But our 21st century political acrimony, it seems to me, genuinely strains our future. We occasionally joke about tense family holidays, but how many American families have to tread carefully in discussing national events with family members on unlike minds? Our current reality erodes basic American institutions and gives rise to a feeling that nothing can be trusted. Journalism, science, and even long-established fact-checking web sites have now come to be slandered as "fake." One wonders if we can do anything "big" anymore without angering 50% of the American population.
The center, Yeats warns us, cannot hold. One way or another, there has to be a way out of this acrimonious freeze.
While it is still some time away, it is actually getting to be SOL season. Across Virginia, schools -- including TJ -- will be zeroing in on SOL-related skills, reteaching important content, analyzing data closely, and implementing any number of strategies to boost student achievement. None of this is trivial. But in a larger purpose, the events of recent weeks point to a monumentally critical need for us to develops young citizens and leaders who will eventually be able to repair our national dialogue.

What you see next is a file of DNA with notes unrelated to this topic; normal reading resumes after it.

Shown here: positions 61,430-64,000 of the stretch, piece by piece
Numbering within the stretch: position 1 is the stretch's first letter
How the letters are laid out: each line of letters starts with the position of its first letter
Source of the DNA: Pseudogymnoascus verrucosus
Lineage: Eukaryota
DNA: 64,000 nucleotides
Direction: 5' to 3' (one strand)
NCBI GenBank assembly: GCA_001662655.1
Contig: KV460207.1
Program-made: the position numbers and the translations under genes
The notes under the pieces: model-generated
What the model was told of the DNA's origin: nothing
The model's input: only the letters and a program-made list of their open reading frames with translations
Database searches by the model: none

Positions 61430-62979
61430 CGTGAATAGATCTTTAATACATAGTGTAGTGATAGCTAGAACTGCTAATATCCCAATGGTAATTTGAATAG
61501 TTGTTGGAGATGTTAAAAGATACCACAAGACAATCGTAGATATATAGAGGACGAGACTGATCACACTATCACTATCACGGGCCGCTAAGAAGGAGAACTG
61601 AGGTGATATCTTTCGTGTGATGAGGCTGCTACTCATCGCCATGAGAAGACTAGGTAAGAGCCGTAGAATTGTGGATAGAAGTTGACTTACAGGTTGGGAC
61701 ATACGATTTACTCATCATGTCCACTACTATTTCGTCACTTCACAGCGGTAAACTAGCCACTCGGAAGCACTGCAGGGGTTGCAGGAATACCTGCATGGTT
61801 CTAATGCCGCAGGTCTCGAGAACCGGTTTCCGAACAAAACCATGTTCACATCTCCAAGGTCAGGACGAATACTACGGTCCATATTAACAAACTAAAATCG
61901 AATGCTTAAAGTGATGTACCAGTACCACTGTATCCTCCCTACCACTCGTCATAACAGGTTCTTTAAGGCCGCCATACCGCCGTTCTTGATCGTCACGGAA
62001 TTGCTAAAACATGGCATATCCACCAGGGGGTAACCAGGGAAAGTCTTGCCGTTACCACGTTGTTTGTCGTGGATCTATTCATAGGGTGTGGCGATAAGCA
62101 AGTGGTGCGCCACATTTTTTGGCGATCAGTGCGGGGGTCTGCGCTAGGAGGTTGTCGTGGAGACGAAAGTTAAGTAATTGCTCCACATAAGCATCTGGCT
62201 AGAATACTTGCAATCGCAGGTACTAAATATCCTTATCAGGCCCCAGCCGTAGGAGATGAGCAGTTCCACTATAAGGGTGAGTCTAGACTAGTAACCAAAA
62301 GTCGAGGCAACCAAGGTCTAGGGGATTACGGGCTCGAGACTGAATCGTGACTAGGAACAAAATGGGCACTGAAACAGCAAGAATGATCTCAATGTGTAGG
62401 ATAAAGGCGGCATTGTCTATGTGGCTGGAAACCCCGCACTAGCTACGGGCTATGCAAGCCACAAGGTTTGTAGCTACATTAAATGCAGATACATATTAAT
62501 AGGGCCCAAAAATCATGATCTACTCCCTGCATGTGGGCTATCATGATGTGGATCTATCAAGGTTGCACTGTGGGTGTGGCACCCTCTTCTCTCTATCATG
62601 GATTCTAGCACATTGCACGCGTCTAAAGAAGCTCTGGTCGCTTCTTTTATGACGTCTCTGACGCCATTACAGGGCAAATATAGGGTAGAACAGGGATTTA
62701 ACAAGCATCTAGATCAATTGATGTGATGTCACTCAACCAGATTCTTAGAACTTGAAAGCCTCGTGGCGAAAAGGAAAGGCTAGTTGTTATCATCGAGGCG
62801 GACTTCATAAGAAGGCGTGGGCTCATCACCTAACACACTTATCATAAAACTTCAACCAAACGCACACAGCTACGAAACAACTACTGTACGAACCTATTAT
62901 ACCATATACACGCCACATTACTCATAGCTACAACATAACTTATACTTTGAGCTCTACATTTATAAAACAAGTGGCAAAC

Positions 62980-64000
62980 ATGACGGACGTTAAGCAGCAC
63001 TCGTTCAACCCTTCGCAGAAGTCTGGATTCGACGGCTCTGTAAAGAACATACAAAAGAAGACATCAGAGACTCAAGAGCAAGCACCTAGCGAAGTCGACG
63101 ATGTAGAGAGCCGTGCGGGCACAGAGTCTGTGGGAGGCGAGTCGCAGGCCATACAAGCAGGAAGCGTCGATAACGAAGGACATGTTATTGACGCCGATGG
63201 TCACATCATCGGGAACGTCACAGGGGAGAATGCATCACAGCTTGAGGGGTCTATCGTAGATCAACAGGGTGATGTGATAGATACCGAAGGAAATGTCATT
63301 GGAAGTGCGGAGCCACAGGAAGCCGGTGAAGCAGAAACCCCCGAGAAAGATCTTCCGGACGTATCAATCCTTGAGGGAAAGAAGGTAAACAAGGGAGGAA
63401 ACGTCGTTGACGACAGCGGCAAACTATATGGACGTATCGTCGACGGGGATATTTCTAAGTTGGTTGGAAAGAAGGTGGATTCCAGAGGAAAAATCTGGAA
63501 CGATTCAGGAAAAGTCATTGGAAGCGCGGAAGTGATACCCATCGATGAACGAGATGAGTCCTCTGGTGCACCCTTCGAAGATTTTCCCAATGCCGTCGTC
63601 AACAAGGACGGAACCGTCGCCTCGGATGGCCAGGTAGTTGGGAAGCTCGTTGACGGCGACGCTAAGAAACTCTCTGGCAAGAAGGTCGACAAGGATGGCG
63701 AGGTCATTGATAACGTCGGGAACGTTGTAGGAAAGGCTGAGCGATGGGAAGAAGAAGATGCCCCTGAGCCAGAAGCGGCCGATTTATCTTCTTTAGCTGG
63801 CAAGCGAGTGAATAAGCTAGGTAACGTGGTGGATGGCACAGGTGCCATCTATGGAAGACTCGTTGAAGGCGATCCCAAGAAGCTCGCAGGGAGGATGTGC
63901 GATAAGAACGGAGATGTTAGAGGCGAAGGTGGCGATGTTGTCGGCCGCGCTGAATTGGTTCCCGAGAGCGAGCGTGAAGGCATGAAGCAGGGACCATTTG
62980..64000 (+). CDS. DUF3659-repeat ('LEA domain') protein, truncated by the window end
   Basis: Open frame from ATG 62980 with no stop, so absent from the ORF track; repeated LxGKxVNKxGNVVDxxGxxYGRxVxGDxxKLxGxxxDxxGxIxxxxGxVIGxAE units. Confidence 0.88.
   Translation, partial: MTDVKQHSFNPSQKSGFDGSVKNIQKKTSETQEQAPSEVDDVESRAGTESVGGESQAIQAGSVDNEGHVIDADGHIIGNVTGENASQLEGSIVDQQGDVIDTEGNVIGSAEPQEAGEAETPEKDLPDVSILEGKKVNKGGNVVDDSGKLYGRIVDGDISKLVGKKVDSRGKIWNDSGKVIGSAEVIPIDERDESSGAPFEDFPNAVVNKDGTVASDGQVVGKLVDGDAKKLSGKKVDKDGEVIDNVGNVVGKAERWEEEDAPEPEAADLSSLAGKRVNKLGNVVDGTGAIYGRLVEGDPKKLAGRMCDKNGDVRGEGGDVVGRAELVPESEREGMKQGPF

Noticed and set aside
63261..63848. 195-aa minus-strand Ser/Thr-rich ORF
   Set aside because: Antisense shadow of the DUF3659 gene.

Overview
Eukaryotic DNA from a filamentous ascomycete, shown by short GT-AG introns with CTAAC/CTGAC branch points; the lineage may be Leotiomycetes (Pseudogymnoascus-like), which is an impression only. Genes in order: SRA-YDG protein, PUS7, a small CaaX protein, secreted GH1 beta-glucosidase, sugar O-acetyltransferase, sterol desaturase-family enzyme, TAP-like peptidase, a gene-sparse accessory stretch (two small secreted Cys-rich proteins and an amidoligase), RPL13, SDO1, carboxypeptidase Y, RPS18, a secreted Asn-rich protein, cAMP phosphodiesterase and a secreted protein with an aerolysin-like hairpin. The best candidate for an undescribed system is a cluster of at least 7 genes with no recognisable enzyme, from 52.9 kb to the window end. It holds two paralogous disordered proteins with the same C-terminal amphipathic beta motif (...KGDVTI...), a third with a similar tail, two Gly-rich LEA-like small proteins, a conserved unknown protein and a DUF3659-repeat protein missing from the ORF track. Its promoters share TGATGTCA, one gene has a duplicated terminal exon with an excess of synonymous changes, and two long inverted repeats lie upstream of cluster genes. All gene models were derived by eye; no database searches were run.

This should mean something to all of us. Surely we have an obligation to teach our kids skills that will not only ease their life and make them more successful, but also better citizens and leaders. Empathy, flexible thinking, respectful disagreement, the ability to forge unity, and the art of compromise are the order of the day.
How, for instance, should we respond to students who have deep disagreements with one another? What is the relationship between being principled -- a PYP trait -- and being a flexible thinker? How much time should we be spending teaching speaking skills compared to the amount of time we should be spending teaching listening skills? How can we capture the essence of Stephen Covey's maxim, "Seek first to understand, then to be understood?" How do we teach the nature of citizenship in a way that gives hope for a healthier, less divisive national conversation?